Familial and political illegitimacy are among the most important of a number of de facto situations that have pervaded and weakened the fabric of much of tropical American society. They go hand in hand with de facto land tenure systems, in which neither landlords nor peons nor urban squatters generally have legal titles to the land they occupy. The republics with the highest illegitimate birthrates-those of Central America, the Dominican Republic, Haiti, and Venezuela-are also the nations which as a rule historically have had the greatest political instability and the most extensive illegitimacy in land tenure. Land changed hands often when an incumbent government was overthrown, with the lands of the friends and supporters of the old President being distributed among the friends and backers of the new President. Civil wars in the nineteenth and twentieth centuries were largely conflicts between rival gangs composed mainly of regional chieftains, their relatives and compadres, and each of their respective levies of peons. In these circumstances illegitimate sons, including those fathered by the landlord, were a source of cheap labor in peacetime and of soldiers at times of civil war. In the eyes of a peasant girl's parents, the daughter's having a child by the hacendado or some other socially superior person was simply a way for her to improve her position and a source of future protection. For this reason young girls were eagerly sent by their parents to the master's house to work as domestic servants. In the words of one of Venezuela's leading social historians, "There was little stigma among the poor for a girl's having an illegitimate child. The big problem was not in a girl's being pregnant, but by whom."
The Maternidad Concepción Palacios (MCP) in Caracas is the world's largest maternity hospital, both in terms of beds and daily births. Opened in 1939 and expanded in 1958, it is surrounded by some of the city's densest squatter slum areas and has become so intensely used in recent years that, of its 640 beds, roughly one-third are shared by two women at a time on any given day. The hospital also has become an excellent statistical universe for study of the reproductive patterns of the urban poor of Caracas. For example, the rate of fetal deaths per 1,000 live births for unmarried mothers in 1965 was five times that for married mothers, and the rate of fetal deaths registered at MCP was ten times that at private clinics in Caracas. Since roughly 70 per cent of all live births in Caracas are delivered at MCP, gynecologists and family planning specialists at the hospital have been alarmed by signs of increasingly widespread abortions. Dr. Oscar Aguero, the head of research at the hospital, told me the proportion of MCP admissions for abortion complications rose from 9 per cent of all admissions in 1939 to 23 per cent in 1970, while maternal deaths from abortion complications rose from 15.6 per cent of all MCP deaths in 1939-1943 to 411 per cent in 1964-1968. Indeed, the rate of maternal deaths because of infected abortions quadrupled between the 1955-1959 and 1960-1964 periods, becoming the leading cause of maternal deaths. The head of the Health Ministry's Department of Maternal-Child Hygiene, Dr. Damaso Villaroel, said in an interview that fetal deaths in the Caracas Metropolitan Area have been steadily rising until in 1970 they totaled 41 per cent more than all other deaths, with two-thirds of these fetal deaths caused by induced abortion. As in the case of Chile in the early 1960s, the radical rise both in abortions and abortion-induced maternal deaths seems to reflect a desperate determination of mothers to control family size.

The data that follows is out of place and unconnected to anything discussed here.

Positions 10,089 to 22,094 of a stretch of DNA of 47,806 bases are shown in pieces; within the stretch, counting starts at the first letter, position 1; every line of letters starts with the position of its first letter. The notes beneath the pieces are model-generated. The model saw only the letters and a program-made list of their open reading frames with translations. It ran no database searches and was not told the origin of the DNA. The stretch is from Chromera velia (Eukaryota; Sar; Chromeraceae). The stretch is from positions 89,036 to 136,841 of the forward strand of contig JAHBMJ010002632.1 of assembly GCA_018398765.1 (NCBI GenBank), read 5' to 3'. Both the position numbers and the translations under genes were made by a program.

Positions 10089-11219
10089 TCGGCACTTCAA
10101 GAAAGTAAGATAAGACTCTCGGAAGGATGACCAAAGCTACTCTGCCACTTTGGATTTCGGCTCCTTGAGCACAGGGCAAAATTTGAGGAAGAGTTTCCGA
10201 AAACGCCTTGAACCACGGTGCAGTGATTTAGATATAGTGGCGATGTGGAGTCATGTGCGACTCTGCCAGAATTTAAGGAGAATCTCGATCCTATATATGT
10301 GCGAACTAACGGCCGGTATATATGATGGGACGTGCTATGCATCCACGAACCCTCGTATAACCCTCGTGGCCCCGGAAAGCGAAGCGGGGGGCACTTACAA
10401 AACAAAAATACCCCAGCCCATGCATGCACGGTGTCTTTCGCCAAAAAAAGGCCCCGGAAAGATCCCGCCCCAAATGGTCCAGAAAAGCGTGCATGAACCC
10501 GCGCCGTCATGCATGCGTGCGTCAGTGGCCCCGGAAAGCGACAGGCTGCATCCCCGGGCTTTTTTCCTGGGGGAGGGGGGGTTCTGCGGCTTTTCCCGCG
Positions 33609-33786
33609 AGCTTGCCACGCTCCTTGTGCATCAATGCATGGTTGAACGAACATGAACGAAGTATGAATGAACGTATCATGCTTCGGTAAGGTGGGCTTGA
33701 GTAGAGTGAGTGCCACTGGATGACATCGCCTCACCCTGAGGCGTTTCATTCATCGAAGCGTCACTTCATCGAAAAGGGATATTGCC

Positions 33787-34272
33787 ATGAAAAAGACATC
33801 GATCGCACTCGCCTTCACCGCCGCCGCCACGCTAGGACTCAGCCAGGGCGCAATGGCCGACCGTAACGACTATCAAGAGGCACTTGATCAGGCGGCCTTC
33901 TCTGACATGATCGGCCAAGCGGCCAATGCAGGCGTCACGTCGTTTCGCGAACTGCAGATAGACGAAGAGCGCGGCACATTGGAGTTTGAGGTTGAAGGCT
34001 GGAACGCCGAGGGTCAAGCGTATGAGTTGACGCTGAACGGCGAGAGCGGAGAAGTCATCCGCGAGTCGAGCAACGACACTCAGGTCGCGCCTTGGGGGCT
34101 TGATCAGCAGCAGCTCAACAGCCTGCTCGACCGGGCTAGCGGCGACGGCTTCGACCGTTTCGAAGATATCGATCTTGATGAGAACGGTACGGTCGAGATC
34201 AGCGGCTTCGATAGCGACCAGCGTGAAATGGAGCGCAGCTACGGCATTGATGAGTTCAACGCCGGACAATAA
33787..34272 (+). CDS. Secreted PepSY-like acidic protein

Although family planning programs in Venezuela still are in an incipient stage. they seem to be part of a general tendency to regularize reproductive patterns. Not only have the illegitimacy rate and the proportion of consensual unions to marriages been declining, but the process of urbanization itself has begun to reduce fertility. The birthrate in Caracas has long been decidedly lower than that of The rest of the country, reflecting a long-standing inverse relationship among Venezuela's 23 states between birthrates on one hand and urbanization and per capita income on the other. Arriaga observes that the differences in fertility between urban and rural areas are much greater than those between married and unmarried mothers, both of whom bear, on the average, around the "very high" total of 6.1 live children during their whole fertile span. One would expect, then, a decline in fertility as Venezuela's accelerated urbanization proceeds apace, and this occurred during the 1960s after three decades of sharp rises in the crude birthrate.